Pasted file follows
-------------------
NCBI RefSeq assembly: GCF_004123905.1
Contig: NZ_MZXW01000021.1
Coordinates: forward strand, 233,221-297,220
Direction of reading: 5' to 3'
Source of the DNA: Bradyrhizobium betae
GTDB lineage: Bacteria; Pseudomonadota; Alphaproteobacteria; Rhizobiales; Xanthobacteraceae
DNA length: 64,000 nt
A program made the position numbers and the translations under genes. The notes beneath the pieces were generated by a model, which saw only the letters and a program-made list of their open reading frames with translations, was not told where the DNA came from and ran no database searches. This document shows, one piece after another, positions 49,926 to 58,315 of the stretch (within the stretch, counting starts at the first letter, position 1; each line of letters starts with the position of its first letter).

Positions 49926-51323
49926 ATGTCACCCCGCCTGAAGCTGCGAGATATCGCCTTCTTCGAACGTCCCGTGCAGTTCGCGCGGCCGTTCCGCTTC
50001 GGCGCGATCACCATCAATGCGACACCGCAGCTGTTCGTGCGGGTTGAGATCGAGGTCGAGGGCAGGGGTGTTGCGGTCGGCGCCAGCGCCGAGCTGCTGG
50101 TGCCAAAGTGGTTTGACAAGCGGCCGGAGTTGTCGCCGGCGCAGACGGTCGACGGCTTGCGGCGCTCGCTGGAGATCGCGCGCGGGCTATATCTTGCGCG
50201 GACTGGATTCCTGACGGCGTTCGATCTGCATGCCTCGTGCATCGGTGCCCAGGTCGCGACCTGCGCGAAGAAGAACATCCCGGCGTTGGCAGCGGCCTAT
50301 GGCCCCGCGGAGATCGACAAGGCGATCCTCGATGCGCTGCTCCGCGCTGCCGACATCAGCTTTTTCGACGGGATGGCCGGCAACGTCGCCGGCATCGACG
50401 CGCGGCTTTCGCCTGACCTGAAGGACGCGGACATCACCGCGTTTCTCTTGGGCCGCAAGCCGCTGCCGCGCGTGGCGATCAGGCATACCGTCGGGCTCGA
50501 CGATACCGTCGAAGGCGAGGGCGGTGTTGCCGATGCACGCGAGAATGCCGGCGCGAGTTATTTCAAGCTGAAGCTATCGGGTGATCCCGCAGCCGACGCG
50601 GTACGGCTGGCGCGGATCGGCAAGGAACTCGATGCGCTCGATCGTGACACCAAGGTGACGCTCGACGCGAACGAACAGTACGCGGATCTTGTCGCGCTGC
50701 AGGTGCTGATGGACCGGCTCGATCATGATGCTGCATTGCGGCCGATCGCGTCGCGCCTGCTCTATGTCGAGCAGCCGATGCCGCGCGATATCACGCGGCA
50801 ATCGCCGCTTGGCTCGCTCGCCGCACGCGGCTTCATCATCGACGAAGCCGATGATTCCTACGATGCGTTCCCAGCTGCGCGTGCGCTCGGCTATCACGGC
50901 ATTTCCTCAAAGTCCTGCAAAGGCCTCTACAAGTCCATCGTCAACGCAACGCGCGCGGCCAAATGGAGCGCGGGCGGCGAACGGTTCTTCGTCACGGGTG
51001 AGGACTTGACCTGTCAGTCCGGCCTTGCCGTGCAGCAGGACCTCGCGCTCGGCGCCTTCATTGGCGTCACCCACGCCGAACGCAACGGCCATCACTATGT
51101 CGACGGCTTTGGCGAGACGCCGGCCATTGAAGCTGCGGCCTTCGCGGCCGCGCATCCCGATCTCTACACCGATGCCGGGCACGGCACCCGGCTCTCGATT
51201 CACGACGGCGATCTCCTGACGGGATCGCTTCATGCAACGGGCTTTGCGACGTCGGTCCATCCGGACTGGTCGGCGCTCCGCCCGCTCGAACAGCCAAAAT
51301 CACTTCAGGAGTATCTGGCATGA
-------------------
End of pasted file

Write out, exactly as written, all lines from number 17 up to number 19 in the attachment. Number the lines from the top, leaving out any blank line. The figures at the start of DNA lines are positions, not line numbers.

50601 GTACGGCTGGCGCGGATCGGCAAGGAACTCGATGCGCTCGATCGTGACACCAAGGTGACGCTCGACGCGAACGAACAGTACGCGGATCTTGTCGCGCTGC
50701 AGGTGCTGATGGACCGGCTCGATCATGATGCTGCATTGCGGCCGATCGCGTCGCGCCTGCTCTATGTCGAGCAGCCGATGCCGCGCGATATCACGCGGCA
50801 ATCGCCGCTTGGCTCGCTCGCCGCACGCGGCTTCATCATCGACGAAGCCGATGATTCCTACGATGCGTTCCCAGCTGCGCGTGCGCTCGGCTATCACGGC